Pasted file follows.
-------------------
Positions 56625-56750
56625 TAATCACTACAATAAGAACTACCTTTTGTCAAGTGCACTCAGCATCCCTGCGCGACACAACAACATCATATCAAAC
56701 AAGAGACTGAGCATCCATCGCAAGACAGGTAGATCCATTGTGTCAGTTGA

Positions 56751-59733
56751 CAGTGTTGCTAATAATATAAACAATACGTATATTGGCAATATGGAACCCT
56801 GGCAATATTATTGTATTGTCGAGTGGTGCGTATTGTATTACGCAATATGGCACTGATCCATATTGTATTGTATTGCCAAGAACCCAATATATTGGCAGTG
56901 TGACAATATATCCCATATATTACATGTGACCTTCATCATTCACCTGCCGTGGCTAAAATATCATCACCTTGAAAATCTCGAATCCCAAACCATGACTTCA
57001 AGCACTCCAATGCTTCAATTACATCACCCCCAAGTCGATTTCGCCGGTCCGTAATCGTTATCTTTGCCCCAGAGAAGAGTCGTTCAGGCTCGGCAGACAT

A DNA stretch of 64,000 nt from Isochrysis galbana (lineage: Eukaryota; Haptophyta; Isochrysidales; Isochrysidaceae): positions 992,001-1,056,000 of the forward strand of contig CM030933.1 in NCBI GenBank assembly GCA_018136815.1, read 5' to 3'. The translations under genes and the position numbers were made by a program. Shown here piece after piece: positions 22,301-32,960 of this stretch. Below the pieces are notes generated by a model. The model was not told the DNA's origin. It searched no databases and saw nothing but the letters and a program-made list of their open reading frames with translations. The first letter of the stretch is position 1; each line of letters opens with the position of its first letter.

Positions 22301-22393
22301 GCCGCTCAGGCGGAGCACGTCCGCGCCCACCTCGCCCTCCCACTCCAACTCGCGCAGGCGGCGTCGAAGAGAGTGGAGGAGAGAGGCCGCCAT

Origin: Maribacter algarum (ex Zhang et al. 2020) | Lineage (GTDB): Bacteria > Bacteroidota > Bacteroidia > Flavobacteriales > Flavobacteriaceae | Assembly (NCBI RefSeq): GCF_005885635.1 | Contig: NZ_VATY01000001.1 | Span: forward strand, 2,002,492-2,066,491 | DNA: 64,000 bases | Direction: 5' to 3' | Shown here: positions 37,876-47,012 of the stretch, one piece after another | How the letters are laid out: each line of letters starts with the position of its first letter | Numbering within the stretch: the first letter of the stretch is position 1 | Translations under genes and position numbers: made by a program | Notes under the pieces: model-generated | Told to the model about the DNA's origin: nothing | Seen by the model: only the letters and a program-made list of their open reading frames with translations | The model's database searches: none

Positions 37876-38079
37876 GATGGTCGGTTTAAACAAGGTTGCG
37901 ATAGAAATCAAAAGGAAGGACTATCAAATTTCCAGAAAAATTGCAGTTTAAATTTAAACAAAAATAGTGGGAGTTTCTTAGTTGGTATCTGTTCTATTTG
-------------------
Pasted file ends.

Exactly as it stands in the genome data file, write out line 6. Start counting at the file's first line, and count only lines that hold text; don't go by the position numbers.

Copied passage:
56801 GGCAATATTATTGTATTGTCGAGTGGTGCGTATTGTATTACGCAATATGGCACTGATCCATATTGTATTGTATTGCCAAGAACCCAATATATTGGCAGTG